By Dale Bryk
Four distinguished atmospheric scientists, including Dr. James Hansen, have written an open letter encouraging those “opposed to nuclear power” to rethink their position in light of the urgent need to fight dangerous climate change. Hansen and his coauthors are right to underscore the dangers of climate disruption from the global addiction to fossil fuels. As longtime leaders of Natural Resources Defense Council’s energy program, we agree with them that “energy systems decisions should be based on facts, and not on emotions and biases.”
But the authors of this letter (and other nuclear energy proponents) are on the wrong track when they look to nuclear power as a silver bullet solution for global warming. To the contrary, given its massive capital costs, technical complexity and international security concerns, nuclear power is clearly not a practical alternative. Instead, energy efficiency will always be the quickest, cheapest solution to our energy and climate challenges, and clean renewable energy is growing today by leaps and bounds.
Inexplicably, Dr. Hansen and his colleagues ignore energy efficiency altogether. Yet as Natural Resources Defense Council (NRDC) documented in a recent report in the 40 years since the first OPEC oil embargo, energy efficiency has made a larger contribution to meeting the energy needs of a growing U.S. economy than all other resources combined, including nuclear power, oil, natural gas and coal.
Those who take global warming seriously need to begin the discussion of solutions with the potential for more of these efficiency improvements; the open letter doesn’t even mention them. The dominance of energy efficiency in the U.S. energy economy didn’t result from anybody’s bias or ideology; it is all about comparative advantages in cost and reliability (it turns out to be much cheaper and easier to get more work out of less electricity than to build new nuclear or coal-fired power plants).
Renewable energy is at least mentioned in the open letter, but the treatment is inaccurately dismissive. Wind farms and solar arrays can be installed much faster and typically at lower cost than new nuclear plants, and the consequences of any single unit’s failure are trivial by comparison. Hansen et al.’s contention that these resources cannot “scale” rapidly enough to make a difference is belied by the recent record—wind power alone added nine times more generation than nuclear plants to the U.S. grid from 2000—2012. The National Renewable Energy Laboratory has concluded that “renewable electricity generation from technologies that are commercially available today, in combination with a more flexible electric system, is more than adequate to supply 80 percent of total U.S. electricity generation in 2050 while meeting electricity demand on an hourly basis in every region of the country.”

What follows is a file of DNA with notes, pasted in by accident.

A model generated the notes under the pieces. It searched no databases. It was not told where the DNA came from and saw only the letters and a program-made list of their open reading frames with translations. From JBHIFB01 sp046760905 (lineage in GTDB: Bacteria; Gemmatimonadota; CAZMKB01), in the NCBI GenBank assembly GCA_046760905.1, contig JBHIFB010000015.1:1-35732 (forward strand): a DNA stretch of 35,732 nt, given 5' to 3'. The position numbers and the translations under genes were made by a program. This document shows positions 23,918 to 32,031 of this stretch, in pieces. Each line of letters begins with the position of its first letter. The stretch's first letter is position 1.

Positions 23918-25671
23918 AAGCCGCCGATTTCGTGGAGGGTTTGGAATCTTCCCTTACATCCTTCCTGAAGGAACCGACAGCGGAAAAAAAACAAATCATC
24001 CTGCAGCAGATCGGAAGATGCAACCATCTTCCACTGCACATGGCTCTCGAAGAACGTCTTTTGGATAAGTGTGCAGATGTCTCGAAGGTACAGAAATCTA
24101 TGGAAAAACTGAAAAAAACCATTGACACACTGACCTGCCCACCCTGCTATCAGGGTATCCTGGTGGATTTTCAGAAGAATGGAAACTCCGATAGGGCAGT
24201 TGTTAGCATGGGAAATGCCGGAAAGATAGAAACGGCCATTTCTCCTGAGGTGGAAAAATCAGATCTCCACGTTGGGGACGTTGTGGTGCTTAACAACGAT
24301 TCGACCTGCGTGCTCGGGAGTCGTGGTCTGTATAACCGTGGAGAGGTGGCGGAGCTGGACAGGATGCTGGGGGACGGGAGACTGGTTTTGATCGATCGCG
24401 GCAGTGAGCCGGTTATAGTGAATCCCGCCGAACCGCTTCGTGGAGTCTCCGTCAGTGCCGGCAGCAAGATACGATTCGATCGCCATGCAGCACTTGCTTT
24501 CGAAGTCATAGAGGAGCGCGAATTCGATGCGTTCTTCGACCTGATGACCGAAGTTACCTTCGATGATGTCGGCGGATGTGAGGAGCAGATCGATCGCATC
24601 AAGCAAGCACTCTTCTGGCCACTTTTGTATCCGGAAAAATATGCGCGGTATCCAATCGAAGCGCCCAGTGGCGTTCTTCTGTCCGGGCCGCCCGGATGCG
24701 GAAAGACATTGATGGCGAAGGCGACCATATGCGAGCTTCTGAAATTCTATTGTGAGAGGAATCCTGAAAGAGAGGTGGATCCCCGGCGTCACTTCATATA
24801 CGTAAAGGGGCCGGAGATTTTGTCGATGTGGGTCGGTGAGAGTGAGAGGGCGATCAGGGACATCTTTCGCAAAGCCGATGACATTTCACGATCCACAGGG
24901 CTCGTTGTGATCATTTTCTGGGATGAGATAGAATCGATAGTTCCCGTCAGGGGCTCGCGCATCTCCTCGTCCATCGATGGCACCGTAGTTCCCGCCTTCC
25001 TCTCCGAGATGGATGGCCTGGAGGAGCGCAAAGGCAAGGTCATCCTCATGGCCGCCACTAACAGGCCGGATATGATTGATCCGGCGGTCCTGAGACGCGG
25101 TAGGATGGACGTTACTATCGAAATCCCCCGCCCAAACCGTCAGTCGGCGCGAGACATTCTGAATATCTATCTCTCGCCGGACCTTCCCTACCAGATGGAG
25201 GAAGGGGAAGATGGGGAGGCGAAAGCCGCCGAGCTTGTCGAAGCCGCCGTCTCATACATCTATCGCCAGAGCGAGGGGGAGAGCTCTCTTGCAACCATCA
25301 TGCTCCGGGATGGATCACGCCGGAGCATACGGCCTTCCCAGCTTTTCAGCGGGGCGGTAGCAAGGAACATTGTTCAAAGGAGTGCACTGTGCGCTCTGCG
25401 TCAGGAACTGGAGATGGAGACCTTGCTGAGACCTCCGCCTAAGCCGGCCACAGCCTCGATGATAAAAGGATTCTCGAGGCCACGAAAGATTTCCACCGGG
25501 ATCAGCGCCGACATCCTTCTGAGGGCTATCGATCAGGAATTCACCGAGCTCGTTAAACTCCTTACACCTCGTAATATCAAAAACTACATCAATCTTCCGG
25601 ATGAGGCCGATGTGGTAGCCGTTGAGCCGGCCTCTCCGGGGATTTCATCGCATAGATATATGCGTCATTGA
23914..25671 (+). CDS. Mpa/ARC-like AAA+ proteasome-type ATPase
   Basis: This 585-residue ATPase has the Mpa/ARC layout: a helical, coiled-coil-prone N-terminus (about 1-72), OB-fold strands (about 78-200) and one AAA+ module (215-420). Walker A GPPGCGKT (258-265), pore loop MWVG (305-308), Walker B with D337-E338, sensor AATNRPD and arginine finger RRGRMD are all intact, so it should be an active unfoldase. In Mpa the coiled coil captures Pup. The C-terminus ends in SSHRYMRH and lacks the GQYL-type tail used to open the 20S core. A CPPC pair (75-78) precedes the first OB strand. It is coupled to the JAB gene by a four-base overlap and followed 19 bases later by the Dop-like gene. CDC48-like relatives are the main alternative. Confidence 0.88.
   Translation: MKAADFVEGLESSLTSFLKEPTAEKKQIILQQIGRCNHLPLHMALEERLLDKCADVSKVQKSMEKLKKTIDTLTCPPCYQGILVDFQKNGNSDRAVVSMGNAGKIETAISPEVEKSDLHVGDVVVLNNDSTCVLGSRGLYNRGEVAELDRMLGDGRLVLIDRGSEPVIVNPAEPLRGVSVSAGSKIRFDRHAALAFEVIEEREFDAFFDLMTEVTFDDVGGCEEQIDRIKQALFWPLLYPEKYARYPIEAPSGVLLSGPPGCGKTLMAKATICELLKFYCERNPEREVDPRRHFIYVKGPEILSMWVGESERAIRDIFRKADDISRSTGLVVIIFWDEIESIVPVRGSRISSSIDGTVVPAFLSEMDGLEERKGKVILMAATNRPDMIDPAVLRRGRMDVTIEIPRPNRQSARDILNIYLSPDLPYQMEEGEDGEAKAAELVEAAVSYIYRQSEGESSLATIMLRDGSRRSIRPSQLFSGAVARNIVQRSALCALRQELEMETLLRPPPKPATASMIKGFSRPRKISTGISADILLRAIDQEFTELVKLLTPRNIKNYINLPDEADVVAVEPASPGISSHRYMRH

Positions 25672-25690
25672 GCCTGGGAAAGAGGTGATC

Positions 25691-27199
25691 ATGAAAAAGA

Hansen and his colleagues do not contest the generally disappointing performance of nuclear power in U.S. and global energy markets since the mid-1970s (for example, no U.S. nuclear power plant operating today was ordered after 1973, and Japan’s Fukushima disaster brought one of the world’s largest utilities to its knees in March 2011, while ending any pretense of a “nuclear renaissance”).
Instead, the coauthors hold out the promise of “safer nuclear energy systems” that will somehow turn things around. But, as NRDC’s Tom Cochran and Ralph Cavanagh point out in a recent article on the CNN website the global history of the nuclear industry is littered with costly failures to create advanced reactor designs that could economically and reliably do what Hansen and his colleagues think has already been accomplished by “modern nuclear technology”: “reduce proliferation risks and solve the waste disposal problem by burning current waste and using fuel more efficiently.”
Finally, the open letter suggests that that it is the environmental community that is somehow holding back a nuclear power surge. Nothing could be further from the truth. A U.S. “nuclear renaissance” has failed to materialize, despite targeted federal subsidies, because of nuclear power’s high capital cost, long construction times, the lower demand for electricity due largely to improvements in energy efficiency and competition from renewables. Unless Hansen, et al. want the U.S. to join the society of planned economies, the better approach to which we can all agree is to internalize the cost of carbon emissions and let energy efficiency, renewables and nuclear compete on a level playing field. We and the Hansen group obviously disagree on who the winners are likely to be, but let’s not delay further in finding out.
NRDC is a long-time advocate for expanded research spanning a wide range of energy technologies. No one can or should close the door to the prospect of improved nuclear power technology. But in a world with constrained capital resources and an urgent need to find the lowest cost ways to cut carbon pollution, nuclear power ranks far down the list of promising or likely solutions. We hope that Hansen and his colleagues will keep their focus on the urgent need to reduce global greenhouse gas emissions, and let winners and losers in the clean energy race emerge on the merits.
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